Lest you think I’m a complete ingrate, sneering at the huge amount of work Reach Advisors has done and shared for free, be assured that is not the case. I think this report should be a great conversation starter. I’ve already had some great talks with colleagues at other museums about the report itself, about what else we could/should ask visitors, and more. I just wouldn’t use the report as anything more than suggestive data.

What did you think of the report?

Visitors’ preference for computers, Part One

Oh no! I feel another multipart post coming on… How many parts, I don’t yet know, maybe just two. I’ll strive for brevity.

Reach Advisors have come out with a new finding from the large museum study they conducted in 2010, and I love it, though maybe not for the reasons that others will.  You should go read the post. It’s short (2 pages) and isn’t weighed down with charts or facts. It’s just findings and lots of helpfully highlighted bits ready to be tweeted and emailed broadly.

The gist of this post is that computer interactives are one of the least attractive ways visitors prefer to receive content, coming in at only 11%. This is across a big national sample of visitors (n=40,000+) to all kinds of museums. This is pretty earth-shattering stuff, right? Well, yes and no…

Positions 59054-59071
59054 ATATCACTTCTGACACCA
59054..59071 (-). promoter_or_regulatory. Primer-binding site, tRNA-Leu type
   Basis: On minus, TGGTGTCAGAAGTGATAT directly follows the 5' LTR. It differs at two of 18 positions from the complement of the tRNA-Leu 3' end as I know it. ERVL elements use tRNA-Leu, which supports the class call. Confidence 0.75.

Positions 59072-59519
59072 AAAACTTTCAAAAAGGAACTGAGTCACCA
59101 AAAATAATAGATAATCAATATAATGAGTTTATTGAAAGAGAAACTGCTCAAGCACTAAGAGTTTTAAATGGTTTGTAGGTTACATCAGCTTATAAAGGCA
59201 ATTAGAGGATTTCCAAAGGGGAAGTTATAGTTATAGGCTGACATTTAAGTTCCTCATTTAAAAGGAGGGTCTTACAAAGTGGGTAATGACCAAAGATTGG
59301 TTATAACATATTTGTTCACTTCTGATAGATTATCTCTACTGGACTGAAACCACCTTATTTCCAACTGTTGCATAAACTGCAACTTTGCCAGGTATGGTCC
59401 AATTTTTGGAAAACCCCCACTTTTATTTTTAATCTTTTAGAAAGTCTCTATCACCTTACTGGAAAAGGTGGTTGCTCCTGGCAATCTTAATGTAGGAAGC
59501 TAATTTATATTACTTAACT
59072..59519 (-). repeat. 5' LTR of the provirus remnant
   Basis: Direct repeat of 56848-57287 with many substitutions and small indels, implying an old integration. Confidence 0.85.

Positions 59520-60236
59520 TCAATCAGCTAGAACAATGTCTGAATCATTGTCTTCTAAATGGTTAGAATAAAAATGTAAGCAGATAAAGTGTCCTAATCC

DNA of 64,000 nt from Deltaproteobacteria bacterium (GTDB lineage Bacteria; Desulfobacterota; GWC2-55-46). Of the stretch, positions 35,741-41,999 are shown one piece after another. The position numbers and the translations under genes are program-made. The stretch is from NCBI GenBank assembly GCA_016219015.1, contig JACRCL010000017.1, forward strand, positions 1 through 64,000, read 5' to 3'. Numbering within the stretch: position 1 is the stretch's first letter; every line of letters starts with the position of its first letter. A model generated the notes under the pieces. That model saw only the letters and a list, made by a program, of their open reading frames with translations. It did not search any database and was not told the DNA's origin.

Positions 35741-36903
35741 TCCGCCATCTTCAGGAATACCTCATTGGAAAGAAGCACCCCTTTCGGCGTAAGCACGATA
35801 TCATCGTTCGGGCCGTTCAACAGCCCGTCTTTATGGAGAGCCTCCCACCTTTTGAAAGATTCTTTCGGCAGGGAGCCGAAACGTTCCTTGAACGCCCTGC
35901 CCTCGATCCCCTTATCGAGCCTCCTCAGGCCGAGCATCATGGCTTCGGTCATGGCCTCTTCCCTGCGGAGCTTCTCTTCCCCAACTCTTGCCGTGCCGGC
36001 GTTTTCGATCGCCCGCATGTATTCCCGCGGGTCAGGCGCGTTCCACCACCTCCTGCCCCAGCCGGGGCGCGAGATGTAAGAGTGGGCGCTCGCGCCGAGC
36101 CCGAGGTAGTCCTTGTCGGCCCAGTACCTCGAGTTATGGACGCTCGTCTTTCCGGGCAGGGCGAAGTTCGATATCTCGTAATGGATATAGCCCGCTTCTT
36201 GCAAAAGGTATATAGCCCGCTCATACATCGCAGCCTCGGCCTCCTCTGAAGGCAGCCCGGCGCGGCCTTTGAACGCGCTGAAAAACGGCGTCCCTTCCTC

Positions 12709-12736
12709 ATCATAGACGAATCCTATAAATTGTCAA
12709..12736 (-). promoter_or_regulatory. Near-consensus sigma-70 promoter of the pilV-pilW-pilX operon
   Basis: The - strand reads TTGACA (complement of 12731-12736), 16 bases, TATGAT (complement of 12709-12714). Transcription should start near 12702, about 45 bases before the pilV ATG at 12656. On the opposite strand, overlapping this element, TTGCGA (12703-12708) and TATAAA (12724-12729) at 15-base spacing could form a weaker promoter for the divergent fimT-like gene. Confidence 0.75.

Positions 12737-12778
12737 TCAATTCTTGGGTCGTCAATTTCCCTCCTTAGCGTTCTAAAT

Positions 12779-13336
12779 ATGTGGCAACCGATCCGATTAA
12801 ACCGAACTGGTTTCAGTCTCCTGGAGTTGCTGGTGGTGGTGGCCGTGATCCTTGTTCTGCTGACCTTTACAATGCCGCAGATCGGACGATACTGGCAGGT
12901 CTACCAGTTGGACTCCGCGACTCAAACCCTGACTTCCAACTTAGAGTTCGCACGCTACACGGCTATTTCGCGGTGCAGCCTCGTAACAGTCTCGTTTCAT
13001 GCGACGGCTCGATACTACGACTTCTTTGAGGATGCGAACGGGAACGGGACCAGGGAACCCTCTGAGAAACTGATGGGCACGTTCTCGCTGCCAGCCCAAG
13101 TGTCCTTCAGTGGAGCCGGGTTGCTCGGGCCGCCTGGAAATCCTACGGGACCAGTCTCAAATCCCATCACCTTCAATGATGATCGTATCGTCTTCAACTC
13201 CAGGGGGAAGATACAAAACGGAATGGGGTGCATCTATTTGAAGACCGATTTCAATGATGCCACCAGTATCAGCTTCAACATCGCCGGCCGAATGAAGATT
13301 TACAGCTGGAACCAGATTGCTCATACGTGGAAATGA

The first time I read this post, I sat there and said, “Whoa! That doesn’t jibe with my own experience or evaluations I’ve seen previously, so what’s up? If computer interactives suck so bad, that’s a big deal.” Better go dig into it a bit more and see what’s there.

The first thing I did was look at our own findings.  Our Star Wars exhibition was evaluated at two venues, and the results for both venues are largely the same.  Go read the report.  At MOS the percentage of diligent visitors (%DV) was 51% and the sweep rate was 208, what Beverly Serrell would classify as an exceptionally